Arab-Jewish love story rejected for Israeli schools

Education ministry says teenagers cannot grasp significance of assimilation as novel is excluded from school curriculum.

    According to the Haaretz, Israel's Education Minister Naftali Bennett has backed the decision to disqualify the book [AP]
    According to the Haaretz, Israel's Education Minister Naftali Bennett has backed the decision to disqualify the book [AP]

    Israel's education ministry has rejected a request to include a novel about a romance between a Jew and an Arab for use by high schools in the country.

    The Israeli daily Haaretz quoted a letter on Thursday written by education official Dalia Fenig as saying the book shouldn't be included because teens cannot grasp the "significance of assimilation". 

    The ministry did not specifically articulate why Dorit Rabinyan's "Gader Haya" (literally "Hedgegrow," but known in English as "Borderlife") was excluded from the curriculum.  

    It did mention, however, that there was a need to maintain "the identity and the heritage of students in every sector" and that "intimate relations between Jews and non-Jews threatens the separate identity".

    Teachers had requested that the book be included in the ministry's reading list but its content was deemed unfit for high school students.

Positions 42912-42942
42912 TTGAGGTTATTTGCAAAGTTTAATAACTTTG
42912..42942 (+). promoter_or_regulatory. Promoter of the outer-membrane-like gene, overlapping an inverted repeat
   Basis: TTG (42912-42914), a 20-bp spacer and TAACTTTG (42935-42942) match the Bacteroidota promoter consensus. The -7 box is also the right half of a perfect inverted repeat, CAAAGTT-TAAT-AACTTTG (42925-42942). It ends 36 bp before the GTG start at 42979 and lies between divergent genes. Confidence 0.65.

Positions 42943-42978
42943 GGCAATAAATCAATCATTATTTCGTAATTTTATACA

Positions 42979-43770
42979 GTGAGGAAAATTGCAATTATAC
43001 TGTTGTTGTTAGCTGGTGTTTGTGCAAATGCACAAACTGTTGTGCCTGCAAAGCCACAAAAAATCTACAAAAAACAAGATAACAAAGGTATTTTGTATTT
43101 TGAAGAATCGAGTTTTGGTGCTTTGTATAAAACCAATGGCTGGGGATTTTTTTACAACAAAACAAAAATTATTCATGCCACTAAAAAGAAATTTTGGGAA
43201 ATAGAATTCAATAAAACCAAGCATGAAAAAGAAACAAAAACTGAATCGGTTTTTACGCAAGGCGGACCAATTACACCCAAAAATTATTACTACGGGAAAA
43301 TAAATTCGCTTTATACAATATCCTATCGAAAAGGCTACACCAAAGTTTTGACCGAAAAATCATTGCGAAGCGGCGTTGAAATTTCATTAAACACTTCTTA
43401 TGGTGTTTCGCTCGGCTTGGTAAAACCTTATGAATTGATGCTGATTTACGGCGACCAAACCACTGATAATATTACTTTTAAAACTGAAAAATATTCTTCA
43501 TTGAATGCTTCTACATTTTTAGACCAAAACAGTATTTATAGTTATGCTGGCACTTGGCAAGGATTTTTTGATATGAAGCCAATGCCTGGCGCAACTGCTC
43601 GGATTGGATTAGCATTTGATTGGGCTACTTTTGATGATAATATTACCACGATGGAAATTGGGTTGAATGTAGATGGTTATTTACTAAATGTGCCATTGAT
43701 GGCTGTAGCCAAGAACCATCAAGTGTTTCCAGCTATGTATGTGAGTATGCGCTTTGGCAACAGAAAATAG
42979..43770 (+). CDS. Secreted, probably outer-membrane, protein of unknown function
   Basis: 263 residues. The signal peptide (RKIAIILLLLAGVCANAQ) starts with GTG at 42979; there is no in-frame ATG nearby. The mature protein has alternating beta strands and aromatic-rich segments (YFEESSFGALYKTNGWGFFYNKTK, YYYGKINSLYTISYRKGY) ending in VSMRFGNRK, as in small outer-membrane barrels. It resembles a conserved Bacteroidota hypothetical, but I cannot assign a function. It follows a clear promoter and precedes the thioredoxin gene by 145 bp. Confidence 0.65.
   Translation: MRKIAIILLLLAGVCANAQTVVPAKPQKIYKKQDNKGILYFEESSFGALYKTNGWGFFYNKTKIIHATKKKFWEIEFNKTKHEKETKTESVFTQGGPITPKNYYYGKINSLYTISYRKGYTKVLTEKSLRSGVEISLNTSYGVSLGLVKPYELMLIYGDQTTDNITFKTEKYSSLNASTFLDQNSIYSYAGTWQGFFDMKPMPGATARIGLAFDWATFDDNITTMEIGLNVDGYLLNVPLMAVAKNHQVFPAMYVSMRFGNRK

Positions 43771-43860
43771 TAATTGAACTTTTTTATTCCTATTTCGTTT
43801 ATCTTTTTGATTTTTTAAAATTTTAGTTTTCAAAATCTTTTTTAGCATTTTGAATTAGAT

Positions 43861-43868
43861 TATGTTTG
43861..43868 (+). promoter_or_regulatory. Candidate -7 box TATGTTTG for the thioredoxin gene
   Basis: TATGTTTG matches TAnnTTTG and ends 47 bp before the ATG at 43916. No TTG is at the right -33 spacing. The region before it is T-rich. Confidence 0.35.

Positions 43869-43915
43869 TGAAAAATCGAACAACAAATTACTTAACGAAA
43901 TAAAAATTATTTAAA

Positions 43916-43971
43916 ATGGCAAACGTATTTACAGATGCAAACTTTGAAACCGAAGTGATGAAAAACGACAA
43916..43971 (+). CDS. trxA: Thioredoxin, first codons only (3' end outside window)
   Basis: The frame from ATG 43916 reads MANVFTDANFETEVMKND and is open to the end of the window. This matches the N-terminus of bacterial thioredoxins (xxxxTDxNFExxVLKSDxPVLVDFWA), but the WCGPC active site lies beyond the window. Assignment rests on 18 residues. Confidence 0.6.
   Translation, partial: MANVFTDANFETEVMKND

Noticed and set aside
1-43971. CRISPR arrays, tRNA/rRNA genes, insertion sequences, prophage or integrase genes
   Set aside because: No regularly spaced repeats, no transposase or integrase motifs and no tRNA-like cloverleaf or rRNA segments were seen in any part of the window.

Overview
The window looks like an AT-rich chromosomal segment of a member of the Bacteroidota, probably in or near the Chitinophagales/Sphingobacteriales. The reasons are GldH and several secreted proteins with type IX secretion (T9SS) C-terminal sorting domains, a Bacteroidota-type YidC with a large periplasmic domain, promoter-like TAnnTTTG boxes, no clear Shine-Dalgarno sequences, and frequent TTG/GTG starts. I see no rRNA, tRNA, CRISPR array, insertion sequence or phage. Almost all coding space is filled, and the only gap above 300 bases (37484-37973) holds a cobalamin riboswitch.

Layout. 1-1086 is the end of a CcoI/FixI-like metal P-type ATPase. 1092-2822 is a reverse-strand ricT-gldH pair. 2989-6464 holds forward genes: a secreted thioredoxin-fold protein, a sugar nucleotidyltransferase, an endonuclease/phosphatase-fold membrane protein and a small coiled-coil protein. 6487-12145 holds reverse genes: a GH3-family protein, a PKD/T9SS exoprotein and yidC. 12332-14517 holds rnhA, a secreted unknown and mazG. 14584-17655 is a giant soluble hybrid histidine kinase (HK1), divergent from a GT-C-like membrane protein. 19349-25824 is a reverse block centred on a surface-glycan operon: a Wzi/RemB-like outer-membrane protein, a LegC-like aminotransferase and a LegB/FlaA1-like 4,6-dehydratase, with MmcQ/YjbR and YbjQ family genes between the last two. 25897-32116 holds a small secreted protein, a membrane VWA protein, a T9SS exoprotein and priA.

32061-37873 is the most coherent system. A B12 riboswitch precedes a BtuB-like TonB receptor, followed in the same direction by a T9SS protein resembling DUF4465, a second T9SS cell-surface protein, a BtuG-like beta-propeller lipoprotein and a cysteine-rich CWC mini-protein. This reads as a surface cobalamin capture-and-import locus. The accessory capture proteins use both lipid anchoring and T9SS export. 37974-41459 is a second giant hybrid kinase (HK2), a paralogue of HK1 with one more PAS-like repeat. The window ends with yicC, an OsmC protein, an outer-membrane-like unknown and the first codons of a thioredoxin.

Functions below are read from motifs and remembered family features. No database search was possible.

"Borderlife", published in Hebrew by Am Oved is the story of Liat, an Israeli translator, and Hilmi, a Palestinian artist, who fall in love in New York, until they part ways for her to return to Tel Aviv and he to the West Bank city of Ramallah.

    This year, the book won the coveted Bernstein Prize for young writers. 

    According to Haaretz, Israel's education minister, Naftali Bennett, backed the book's rejection.

    SOURCE: Agencies


    YOU MIGHT ALSO LIKE

    Interactive: How does your country vote at the UN?

    Interactive: How does your country vote at the UN?

    We visualised 1.2 million votes at the UN since 1946. What do you think are the biggest issues facing the world today?

    'We were forced out by the government soldiers'

    'We were forced out by the government soldiers'

    We dialled more than 35,000 random phone numbers to paint an accurate picture of displacement across South Sudan.

    Interactive: Plundering Cambodia's forests

    Interactive: Plundering Cambodia's forests

    Meet the man on a mission to take down Cambodia's timber tycoons and expose a rampant illegal cross-border trade.